Program 1


Invisible Revolution
(Beverly Peterson, 2000)
Photo courtesy the director

Program 1

Fri, Jan 11, 2002 7 PM

The first night of our Art & Tech Update series features films by Joe Sola, Michael Mercil, Jeremy Newman, Kristin Lucas, and Beverly Peterson.

Video artist Joe Sola teaches at Art Center in Pasadena, but he came to rural Ohio to produce St. Henry Composition, where he placed himself in the hands of the St. Henry Redskins high school football team. (2001; 5 mins.)

Commissioned by the Leo Yassenoff Recruitment Center, Ohio State art professor Michael Mercil's The Greatest Sports Video Ever was recorded during last year's football season in the newly renovated stadium, (2001; 13 mins.)

Cleveland native Jeremy Newman's Sasha is a lyrical translation of the ordinary world as experienced by his recently deceased grandmother. (2001; 7 mins.)

A veteran of last year's The Church of What's Happening Now exhibition, Brooklyn-based videomaker and internet artist Kristin Lucas returns with Involuntary Reception, which continues her series of genre-confounding critiques of media saturation. (2001; 19 mins.)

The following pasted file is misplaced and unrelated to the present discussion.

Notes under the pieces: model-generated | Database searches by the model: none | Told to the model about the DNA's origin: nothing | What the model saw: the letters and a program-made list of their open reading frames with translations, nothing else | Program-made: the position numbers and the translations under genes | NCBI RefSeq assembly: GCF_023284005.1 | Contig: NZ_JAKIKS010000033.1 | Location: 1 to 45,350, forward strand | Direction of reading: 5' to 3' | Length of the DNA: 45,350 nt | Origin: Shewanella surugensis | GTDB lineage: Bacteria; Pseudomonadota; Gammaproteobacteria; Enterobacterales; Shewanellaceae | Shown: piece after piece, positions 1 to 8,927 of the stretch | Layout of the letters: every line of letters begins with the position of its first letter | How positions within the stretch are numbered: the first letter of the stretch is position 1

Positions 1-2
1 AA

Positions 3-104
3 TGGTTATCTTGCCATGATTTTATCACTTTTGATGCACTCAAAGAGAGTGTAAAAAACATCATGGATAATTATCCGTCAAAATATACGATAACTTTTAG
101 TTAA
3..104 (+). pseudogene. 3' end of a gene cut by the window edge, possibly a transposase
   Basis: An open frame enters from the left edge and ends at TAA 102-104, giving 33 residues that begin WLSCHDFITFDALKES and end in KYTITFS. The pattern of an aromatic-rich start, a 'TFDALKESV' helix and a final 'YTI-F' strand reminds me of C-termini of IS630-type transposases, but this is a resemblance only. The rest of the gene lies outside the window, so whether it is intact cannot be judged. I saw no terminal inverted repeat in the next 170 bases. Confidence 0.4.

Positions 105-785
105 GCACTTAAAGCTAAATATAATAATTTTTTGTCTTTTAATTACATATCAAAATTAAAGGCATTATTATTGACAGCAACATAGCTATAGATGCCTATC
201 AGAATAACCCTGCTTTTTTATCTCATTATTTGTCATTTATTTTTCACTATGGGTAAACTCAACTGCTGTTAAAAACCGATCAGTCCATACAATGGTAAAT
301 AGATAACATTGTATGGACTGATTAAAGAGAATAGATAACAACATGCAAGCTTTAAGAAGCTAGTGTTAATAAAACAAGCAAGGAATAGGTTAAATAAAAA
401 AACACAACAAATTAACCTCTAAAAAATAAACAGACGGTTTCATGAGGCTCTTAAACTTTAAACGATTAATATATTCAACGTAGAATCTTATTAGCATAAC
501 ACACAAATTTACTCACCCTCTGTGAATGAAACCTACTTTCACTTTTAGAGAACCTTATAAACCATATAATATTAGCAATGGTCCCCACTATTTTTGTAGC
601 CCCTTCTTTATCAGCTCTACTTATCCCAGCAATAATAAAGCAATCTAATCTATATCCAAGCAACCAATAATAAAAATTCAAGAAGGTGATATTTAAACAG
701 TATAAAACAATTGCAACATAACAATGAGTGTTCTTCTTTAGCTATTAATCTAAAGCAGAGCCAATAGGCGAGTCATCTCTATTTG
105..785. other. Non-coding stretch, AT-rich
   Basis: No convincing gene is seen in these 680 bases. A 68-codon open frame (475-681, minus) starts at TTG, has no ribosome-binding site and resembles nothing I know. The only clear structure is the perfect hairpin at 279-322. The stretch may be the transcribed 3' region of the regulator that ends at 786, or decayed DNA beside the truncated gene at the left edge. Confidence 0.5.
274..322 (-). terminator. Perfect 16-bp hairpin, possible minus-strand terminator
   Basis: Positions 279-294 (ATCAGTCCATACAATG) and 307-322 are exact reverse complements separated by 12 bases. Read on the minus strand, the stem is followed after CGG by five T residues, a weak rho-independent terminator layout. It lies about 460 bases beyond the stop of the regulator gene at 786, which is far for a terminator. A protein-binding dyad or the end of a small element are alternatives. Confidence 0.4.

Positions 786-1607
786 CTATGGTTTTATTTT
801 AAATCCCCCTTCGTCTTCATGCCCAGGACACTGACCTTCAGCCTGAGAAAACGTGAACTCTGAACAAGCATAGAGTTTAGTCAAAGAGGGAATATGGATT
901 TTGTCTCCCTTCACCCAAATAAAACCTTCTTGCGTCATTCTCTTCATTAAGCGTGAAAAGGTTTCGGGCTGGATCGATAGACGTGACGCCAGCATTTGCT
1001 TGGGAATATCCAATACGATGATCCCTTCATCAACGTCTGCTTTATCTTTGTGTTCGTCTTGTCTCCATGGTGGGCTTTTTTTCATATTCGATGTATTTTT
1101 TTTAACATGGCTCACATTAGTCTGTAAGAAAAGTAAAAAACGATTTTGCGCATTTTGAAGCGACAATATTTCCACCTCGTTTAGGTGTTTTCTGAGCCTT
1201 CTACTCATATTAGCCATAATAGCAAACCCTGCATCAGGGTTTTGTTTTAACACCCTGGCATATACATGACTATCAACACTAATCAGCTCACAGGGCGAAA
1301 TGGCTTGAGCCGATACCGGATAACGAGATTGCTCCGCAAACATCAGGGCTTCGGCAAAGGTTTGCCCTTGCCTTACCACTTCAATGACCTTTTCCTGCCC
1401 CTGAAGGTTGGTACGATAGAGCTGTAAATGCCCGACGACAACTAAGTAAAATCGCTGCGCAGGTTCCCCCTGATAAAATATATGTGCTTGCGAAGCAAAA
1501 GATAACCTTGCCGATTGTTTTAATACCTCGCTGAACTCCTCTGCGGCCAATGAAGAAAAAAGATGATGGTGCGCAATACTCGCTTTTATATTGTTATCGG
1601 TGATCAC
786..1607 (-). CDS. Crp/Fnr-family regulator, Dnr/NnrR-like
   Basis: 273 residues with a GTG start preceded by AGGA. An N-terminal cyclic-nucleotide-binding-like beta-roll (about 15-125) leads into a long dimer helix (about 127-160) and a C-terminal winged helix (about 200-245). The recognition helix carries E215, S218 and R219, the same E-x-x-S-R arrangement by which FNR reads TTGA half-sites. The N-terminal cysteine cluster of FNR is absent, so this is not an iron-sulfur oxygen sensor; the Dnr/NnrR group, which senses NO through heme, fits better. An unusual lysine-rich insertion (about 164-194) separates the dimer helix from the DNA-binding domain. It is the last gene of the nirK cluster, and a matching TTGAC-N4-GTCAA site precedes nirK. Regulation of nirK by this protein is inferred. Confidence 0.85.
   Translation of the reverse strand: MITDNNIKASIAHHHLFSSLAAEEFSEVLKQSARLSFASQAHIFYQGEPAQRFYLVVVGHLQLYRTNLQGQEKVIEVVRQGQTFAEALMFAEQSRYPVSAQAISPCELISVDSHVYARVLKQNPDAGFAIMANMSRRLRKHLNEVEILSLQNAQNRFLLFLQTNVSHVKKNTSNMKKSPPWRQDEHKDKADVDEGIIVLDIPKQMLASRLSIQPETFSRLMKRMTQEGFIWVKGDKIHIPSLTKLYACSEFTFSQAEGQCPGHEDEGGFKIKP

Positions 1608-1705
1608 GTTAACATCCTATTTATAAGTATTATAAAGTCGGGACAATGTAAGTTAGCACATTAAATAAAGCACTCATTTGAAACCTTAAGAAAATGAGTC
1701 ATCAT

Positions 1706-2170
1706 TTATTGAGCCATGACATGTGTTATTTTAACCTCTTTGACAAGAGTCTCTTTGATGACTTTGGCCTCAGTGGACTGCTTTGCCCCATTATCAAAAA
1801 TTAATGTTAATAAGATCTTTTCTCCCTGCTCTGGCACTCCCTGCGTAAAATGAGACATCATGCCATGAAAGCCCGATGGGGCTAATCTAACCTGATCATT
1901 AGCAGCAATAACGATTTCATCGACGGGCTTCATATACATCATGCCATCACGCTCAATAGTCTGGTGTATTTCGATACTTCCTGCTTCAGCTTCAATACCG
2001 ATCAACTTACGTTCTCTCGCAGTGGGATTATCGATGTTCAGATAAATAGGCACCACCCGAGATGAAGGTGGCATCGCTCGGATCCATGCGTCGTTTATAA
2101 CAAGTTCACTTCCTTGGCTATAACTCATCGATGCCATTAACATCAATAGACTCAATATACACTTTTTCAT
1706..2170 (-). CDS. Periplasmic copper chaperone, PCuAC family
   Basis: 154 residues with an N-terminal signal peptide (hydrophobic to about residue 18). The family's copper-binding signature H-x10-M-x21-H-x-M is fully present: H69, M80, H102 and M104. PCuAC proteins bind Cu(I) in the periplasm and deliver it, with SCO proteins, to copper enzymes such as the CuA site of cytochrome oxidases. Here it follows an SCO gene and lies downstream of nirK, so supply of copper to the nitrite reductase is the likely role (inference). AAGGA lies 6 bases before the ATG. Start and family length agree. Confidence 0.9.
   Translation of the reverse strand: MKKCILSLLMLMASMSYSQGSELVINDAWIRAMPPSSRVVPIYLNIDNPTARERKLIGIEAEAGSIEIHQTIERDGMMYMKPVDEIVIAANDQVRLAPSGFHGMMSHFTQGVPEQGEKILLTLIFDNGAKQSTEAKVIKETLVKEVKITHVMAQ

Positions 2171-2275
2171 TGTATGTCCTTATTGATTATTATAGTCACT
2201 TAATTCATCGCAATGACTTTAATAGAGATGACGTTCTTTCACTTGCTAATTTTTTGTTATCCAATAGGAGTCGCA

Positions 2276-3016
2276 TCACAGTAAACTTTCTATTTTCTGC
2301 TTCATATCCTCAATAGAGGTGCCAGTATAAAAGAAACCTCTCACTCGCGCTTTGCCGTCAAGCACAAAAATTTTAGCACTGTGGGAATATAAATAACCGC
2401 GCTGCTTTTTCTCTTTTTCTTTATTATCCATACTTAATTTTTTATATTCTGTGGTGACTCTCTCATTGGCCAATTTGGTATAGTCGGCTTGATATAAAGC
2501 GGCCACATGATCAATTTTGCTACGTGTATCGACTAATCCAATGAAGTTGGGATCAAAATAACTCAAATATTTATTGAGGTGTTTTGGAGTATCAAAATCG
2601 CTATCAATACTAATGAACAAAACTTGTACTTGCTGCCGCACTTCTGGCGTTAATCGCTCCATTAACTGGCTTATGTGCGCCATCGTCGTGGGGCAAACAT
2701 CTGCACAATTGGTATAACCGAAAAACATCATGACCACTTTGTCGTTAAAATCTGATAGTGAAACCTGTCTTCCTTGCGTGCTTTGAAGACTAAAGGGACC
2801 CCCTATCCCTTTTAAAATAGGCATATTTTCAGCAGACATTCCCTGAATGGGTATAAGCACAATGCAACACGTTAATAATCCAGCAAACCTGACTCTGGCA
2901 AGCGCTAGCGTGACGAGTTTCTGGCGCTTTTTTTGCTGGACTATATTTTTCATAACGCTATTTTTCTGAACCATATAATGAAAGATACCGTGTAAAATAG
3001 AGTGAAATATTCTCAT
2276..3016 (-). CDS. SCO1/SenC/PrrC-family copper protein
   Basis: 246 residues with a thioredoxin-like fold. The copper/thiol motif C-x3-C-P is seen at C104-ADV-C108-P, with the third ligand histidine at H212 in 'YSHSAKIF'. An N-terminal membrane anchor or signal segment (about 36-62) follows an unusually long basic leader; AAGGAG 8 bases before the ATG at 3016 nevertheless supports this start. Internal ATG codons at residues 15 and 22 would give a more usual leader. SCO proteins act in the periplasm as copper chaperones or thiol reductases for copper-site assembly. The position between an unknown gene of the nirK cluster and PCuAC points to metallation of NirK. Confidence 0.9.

Included in last year's Human Rights Watch International Film Festival, Beverly Peterson's Invisible Revolution is an extraordinary inside look at racist pro-white movements. (2000; 56 mins.)

Program approx. 100 mins.

Jean Dubuffet, Vaches au pre (Cows in a meadow), 1954

Transfigurations: Modern Masters from the Wexner Family Collection closes Dec 31. Don't miss the exhibition artnet named among the world's 25 "must-see shows."

Artists featured in Transfigurations: Modern Masters from the Wexner Family Collection

Learn more about the artists represented in Transfigurations at our dedicated website. (Educators will also find curriculum resources to support their K–12 classrooms.)